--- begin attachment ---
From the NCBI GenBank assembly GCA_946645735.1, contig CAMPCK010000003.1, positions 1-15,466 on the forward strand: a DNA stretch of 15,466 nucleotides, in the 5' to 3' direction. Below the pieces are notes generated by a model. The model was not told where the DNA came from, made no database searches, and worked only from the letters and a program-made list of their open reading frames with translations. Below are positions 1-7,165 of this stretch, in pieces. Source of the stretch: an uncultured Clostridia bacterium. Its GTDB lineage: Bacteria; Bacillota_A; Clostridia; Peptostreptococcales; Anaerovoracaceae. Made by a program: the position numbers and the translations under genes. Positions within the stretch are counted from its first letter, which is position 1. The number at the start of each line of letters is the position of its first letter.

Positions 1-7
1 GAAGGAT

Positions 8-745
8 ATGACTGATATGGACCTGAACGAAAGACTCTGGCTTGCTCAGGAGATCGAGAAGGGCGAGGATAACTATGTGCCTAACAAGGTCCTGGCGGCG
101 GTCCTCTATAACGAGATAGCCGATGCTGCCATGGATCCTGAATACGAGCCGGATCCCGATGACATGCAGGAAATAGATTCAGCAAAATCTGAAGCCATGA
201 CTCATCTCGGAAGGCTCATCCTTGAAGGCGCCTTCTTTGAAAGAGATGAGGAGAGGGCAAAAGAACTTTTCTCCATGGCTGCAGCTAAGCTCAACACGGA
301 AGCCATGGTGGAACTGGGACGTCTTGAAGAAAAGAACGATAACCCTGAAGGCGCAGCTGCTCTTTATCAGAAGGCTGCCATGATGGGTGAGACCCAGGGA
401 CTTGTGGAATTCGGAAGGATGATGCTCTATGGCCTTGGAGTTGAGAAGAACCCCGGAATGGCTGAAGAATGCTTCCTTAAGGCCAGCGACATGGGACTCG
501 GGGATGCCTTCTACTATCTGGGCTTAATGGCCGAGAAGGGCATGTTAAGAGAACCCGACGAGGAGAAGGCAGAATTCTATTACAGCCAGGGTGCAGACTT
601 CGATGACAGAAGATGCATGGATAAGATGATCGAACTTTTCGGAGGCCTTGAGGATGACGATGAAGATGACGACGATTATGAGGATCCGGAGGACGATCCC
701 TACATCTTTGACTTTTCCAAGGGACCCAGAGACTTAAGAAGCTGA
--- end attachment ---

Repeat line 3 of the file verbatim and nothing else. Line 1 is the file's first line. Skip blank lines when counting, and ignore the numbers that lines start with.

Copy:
1 GAAGGAT